FAA Proposes $354,500 Civil Penalty Against US Airways

Author: Alisa Brodkowitz  |  Category: Other Events

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FAA NEWS
October 24, 2012

Contact: Arlene Salac or Jim Peters                                  

Phone: 718-553-3015

 

 

FAA Proposes $354,500 Civil Penalty Against US Airways

 

WASHINGTON – The Federal Aviation Administration (FAA) is proposing a $354,500 civil penalty against US Airways, Inc., of Phoenix, for operating a Boeing 757 airliner on 916 revenue flights when it was not in compliance with Federal Aviation Regulations.

 

The FAA alleges US Airways removed and replaced a leaking engine fuel pump on the aircraft on Aug. 3, 2010, and US Airways failed to carry out FAA-required tests and inspections before returning the aircraft to revenue service. The noncompliant flights took place between Aug. 3 and Dec 3, 2010.

 

US Airways, Inc., has 30 days from the receipt of the FAA’s enforcement letter to respond to the agency.

 

To view press release via the FAA website click, here.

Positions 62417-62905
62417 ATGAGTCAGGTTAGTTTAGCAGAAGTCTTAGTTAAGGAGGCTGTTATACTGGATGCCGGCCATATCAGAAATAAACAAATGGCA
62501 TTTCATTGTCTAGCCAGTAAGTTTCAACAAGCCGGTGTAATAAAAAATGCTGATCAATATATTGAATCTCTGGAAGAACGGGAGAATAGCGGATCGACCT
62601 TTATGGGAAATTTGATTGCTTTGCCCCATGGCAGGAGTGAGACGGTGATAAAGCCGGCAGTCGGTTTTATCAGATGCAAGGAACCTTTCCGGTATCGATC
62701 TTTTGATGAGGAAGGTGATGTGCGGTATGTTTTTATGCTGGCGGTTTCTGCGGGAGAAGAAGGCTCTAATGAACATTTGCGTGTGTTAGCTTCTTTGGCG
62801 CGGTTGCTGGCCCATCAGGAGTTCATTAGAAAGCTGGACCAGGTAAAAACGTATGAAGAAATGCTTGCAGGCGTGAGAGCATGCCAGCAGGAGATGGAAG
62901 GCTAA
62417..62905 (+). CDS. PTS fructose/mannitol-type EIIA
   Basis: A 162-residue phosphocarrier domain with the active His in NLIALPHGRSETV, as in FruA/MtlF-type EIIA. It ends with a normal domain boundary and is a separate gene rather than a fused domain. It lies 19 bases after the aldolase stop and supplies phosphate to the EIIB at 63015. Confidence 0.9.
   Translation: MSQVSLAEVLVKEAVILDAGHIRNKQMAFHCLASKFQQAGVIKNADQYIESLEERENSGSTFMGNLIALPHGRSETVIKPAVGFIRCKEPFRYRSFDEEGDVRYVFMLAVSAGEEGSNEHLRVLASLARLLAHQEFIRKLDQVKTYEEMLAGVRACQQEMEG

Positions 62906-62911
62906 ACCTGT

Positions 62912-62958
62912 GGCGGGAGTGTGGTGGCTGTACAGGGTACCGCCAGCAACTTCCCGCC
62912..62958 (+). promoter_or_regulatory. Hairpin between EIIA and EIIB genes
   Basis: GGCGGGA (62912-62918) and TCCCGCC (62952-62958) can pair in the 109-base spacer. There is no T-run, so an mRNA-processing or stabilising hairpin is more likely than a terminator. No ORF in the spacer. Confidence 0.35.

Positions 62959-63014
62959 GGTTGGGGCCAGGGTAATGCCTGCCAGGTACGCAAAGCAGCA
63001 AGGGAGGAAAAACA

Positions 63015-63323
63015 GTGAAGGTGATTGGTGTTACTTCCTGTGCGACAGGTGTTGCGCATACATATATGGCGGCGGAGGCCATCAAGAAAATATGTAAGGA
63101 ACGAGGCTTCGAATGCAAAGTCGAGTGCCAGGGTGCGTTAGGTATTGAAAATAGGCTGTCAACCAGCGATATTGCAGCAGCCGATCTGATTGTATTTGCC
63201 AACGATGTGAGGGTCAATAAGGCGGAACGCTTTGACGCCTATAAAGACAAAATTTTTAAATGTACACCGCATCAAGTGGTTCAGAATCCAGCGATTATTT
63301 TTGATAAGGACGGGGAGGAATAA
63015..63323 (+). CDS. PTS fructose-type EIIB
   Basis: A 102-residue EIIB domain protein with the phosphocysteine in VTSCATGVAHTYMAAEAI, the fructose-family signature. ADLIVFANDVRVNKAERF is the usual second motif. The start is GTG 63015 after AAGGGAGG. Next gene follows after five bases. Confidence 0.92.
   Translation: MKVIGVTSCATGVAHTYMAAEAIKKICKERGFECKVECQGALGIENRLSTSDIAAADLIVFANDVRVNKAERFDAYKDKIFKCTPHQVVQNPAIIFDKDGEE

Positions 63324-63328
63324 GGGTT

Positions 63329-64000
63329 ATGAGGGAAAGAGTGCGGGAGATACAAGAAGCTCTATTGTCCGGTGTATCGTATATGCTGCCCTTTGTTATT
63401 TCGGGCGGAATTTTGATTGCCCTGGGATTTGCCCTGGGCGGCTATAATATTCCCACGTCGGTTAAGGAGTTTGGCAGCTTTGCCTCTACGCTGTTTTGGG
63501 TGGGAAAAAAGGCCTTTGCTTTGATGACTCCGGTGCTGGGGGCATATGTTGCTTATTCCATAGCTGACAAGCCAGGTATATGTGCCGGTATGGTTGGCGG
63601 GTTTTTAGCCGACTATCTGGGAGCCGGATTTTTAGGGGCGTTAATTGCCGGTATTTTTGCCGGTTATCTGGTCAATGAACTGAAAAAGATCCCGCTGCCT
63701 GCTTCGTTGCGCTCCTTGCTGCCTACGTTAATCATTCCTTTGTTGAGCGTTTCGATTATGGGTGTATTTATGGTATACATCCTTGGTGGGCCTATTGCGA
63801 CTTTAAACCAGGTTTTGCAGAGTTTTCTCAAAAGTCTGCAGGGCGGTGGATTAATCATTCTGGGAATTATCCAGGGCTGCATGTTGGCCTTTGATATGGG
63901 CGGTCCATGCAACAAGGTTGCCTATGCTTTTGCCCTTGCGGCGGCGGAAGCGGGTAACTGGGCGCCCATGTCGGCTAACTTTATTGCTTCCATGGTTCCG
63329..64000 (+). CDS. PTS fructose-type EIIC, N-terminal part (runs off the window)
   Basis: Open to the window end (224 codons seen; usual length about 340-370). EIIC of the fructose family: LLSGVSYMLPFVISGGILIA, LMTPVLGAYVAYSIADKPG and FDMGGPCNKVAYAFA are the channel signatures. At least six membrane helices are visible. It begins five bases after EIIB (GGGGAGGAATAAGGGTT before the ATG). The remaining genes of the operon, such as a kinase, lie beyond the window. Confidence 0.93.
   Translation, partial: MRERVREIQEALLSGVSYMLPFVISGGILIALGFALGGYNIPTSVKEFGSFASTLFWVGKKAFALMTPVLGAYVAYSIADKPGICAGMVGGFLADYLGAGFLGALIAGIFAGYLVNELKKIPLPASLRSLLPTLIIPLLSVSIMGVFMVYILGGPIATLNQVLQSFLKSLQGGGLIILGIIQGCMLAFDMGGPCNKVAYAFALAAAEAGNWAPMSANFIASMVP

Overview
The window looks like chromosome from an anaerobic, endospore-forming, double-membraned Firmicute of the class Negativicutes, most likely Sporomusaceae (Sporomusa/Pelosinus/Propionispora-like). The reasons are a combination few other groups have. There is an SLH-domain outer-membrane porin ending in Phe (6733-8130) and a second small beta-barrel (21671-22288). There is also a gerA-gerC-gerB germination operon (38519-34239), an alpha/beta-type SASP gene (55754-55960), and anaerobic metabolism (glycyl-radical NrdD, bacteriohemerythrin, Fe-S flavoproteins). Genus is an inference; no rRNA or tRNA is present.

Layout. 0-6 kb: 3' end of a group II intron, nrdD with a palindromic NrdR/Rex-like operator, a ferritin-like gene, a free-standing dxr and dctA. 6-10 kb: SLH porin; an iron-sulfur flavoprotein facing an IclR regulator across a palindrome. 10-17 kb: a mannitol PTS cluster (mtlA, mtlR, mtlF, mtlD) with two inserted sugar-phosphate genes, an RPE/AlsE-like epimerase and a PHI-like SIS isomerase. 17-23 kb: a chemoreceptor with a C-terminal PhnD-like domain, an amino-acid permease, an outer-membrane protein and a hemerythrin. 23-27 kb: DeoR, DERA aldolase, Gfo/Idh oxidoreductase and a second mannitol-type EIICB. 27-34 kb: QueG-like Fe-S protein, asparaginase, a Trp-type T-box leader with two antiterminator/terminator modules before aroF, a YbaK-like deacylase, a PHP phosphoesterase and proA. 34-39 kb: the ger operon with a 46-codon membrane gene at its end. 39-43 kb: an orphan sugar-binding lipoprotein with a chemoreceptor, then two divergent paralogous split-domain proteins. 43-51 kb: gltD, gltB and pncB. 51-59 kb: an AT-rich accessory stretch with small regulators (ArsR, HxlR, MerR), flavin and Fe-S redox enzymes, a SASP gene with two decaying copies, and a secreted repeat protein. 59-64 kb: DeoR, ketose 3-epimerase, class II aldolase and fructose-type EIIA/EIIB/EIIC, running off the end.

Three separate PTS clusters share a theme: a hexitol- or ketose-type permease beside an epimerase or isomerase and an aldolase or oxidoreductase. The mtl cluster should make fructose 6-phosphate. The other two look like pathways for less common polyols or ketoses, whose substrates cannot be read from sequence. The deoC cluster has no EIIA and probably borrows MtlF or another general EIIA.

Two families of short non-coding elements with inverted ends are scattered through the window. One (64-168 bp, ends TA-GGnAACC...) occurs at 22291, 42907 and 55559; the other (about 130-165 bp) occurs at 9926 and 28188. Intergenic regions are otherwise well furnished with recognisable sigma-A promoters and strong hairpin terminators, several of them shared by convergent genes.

Incident: Westjet B737 near Calgary on Oct 18th 2012, burning odour in cabin

Author: Alisa Brodkowitz  |  Category: Safety

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By Simon Hradecky, Monday, October 22, 2012, The Aviation Herald

A Westjet Boeing 737-700, registration C-FWBX performing flight WS-167 from Calgary, AB to Edmonton, AB (Canada) with 116 people on board, was climbing out of Calgary’s runway 16 when the purser detected a burning smell and haze in the mid cabin.  The flight crew levelled off at about 8000 feet, declared emergency repoting smoke in the cockpit and returned to Calgary for a safe landing on runway 28 about 10 minutes later.

The Canadian TSB reported that maintenance identified a problem with the Live TV system, further troubleshooting is underway.

Full story and comments, here.

All commercial jets (with the exception of the 787 Dreamliner) rely upon air pulled in through the engines to provide pressurized air to the cabin. During flight high-temperature compressed air is bled off the engines and, after being cooled, is re-circulated throughout the cabin and flight deck. Pyrolized engine oil or hydraulic fluid may contaminate the air in these compressors. As a result of exposure to this contaminated air, airline workers along with airline passengers, may develop chronic health problems leading them to seek attention from health care providers. 

If you have been exposed to contaminated air on an airplane there is important information that your doctor should know. Click here to obtain the Bleed Air Medical Protocol, a document designed to help doctors treat victims of fume events. Bring this document to your doctor.